The Second Gorge is even more stunning than the first one. Every turn of the winding river provides another visual masterpiece of near vertical bedrock plunging straight down into the blue-green waters of the expansive Nitmiluk Gorge. 

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I felt a sense of deja vu when cruising along the Second Gorge. The place looked strangely familiar and I couldn’t recall where I had seen a similar scenery. And then it struck me! I was cruising along the same route that was used in the filming of the Australian horror crocodile movie, “Rogue”.

Rogue (2007) is about an idyllic wildlife cruise that disintegrates into terror when a party of tourists are stalked by a massive man-eating crocodile. The movie was shot in Yellow Water at Kakadu National Park, with additional scenes in Nitmiluk Gorge. You can watch the trailer here.

All too soon, two hours seemed to whiz by. It would have been very nice to have been able to stay back for the sunset. Sadly, time did not permit. We were soon back inside the coach, making a stop at Emerald Springs for dinner, before embarking on the last leg of the long journey back to Darwin.

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A last look at Nitmiluk National Park.

No Place Like Katherine – Edith Falls (Leliyn)

Edith Falls, also known by its Aboriginal name Leliyn, is a picturesque collection of dazzling waterfalls that crash down the surrounding cliff sides and into the one large plunge pool. Surrounded by lush vegetation and a quirky array of wildlife, Edith Falls is a popular recreation spot for visitors on the look out for the Top End’s mesmerising outback scenery.

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The falls are located about a one hour drive north from Katherine in Northern Territory, and is a must-visit attraction if you’re headed for the Katherine region.

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The falls are named after the Edith River which runs through the Nitmiluk National Park. It is a thriving habitat for plants and animals, whilst the rock pools offer cool respite from the hot Australian outback.

In addition to the waterfalls and rock pools, the landscape surrounding Edith Falls is carved with numerous hiking trails which are popular with more active travellers. There are plenty of scenic bushwalking routes for exploring, as well as a handful of secluded spots with grassy sites and ample shade for picnics and relaxation.

Hot shower facilities are available and there is a kiosk for buying food and drinks.

Edith Falls can be visited at anytime of the year, but it’s best to experience it during the dry season between May and September. The rainy season might be less crowded, but there’s a chance you might not get to swim in the pools – one of the main highlights of the trip.

It was a lovely start to the morning. I got to try crocodile meat for the first time during lunch, and then we  were back on the road again, headed for Katherine Gorge.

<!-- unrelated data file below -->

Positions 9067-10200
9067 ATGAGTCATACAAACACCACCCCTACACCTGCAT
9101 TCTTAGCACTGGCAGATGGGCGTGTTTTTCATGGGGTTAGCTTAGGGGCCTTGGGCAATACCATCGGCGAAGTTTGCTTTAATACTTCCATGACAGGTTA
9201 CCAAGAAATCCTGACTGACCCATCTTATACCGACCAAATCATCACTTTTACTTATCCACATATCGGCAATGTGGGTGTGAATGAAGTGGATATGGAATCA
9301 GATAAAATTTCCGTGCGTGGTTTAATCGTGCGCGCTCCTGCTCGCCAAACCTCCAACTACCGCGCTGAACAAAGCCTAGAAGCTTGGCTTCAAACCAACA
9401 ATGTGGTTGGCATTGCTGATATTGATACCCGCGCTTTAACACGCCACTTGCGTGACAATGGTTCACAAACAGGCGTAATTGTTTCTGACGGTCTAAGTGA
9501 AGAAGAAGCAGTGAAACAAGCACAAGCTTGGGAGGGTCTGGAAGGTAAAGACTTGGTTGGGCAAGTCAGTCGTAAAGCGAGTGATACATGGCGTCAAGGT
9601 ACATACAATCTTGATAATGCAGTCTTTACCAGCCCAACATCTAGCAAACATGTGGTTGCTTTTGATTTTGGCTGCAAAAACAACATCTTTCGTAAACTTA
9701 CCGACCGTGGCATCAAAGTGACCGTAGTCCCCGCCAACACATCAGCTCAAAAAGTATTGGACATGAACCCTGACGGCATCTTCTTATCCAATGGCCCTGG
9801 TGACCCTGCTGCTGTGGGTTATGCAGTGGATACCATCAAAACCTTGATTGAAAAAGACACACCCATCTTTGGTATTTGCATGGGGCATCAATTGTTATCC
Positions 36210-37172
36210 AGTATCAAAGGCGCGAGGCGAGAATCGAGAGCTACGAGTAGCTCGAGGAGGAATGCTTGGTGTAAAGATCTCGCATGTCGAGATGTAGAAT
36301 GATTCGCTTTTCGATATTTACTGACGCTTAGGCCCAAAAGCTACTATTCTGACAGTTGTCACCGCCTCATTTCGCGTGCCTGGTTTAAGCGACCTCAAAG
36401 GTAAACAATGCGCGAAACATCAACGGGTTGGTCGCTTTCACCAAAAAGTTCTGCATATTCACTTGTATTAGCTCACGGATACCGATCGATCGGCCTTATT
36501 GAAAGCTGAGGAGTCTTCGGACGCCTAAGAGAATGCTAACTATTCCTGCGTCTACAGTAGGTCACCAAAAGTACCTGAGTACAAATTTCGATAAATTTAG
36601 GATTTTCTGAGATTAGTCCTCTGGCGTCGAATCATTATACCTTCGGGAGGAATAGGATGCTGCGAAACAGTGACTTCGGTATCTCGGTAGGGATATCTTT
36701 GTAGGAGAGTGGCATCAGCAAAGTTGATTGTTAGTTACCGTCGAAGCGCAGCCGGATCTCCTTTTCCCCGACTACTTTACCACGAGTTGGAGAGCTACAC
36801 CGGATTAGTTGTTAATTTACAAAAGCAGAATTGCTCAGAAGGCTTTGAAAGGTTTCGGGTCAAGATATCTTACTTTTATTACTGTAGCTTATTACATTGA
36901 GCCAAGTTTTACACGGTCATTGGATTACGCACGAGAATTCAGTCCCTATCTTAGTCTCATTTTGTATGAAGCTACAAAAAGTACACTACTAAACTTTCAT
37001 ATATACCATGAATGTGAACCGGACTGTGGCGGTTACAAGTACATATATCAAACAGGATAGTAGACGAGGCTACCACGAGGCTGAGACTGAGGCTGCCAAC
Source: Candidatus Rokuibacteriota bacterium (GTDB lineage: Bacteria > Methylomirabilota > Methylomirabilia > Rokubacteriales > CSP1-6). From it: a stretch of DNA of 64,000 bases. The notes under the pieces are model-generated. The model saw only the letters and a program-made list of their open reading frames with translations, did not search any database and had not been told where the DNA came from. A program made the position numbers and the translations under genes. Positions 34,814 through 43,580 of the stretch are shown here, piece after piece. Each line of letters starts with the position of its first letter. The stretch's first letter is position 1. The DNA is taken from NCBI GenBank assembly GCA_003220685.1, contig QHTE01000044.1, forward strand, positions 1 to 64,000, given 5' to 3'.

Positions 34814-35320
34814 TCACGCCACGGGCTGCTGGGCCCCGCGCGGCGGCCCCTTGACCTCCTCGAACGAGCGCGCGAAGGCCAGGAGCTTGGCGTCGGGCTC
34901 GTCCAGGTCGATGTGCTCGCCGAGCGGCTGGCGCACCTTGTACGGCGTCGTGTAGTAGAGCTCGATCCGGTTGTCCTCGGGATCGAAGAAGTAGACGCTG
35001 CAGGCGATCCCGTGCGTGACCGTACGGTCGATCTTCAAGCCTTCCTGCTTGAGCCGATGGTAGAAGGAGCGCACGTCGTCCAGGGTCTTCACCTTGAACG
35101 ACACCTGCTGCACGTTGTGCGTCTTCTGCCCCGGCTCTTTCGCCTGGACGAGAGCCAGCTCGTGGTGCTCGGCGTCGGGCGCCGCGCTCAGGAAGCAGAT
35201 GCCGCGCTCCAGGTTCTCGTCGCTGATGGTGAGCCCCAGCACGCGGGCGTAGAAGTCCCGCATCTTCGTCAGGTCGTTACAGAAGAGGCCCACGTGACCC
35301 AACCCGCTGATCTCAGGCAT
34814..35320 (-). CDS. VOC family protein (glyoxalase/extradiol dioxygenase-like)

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4WD to Kakadu – Picnic Lunch at Angbangbang Billabong (#53)

It took a couple of hours to finally get out of the dirt road from Jim Jim and head northwards to view the rock art in Nourlangie. We made a stopover for lunch at Angbangbang Billabong, one of Kakadu’s most attractive billabongs. Here, you get to see a large variety of wetland waterbirds, water lilies, as well as Burrunggui (Nourlangie Rock) making for a stunning backdrop.

There’s an easy 2.5 km walk around the billabong but as the track is so close to the water, you need to be wary of saltwater crocodiles.

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The long ride had made us very hungry. We set up our picnic goodies on one of the shaded park benches and made sandwiches topped with bacon, ham and leftover kangaroo meat from the previous night’s campfire dinner. The day was very hot, and we were glad to have a bit of a stretch, take selfies and enjoy the view.

A Splashing Time at Buley Rockhole, Litchfield National Park, Australia

Another great place to unwind and chill out is Buley Rockhole in Litchfield National Park. Buley Rockhole is a series of rock pools that cascade downstream to a larger rock pool at the bottom. The whole place is surrounded by Aussie bush, small rapids, waterfalls and lush greenery.

The rock pools are great for swimming and some are even deep enough for diving. I was content to just sit in the water and enjoy the invigorating sensation of cool water running all over my body.

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Picnic at Wangi Falls, Litchfield National Park, Australia

If you are looking for a short getaway from the heat of the Northern Territory, then Wangi Falls might be just the place for you.

Situated 80 kilometers south of Darwin inside Litchfield National Park, the waterfall descends from a height of 84 metres (276 ft) above sea level via a series of segmented tiers.

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The great thing about Wangi Falls is that you don’t need to go very far to reach it. It’s just a short walk from the parking area through a shady forest that is ideal as a picnic ground. You can either swim in the clear waters of the plunge pool or watch the water of the two falls cascade over the rocky escarpments as they make their way down.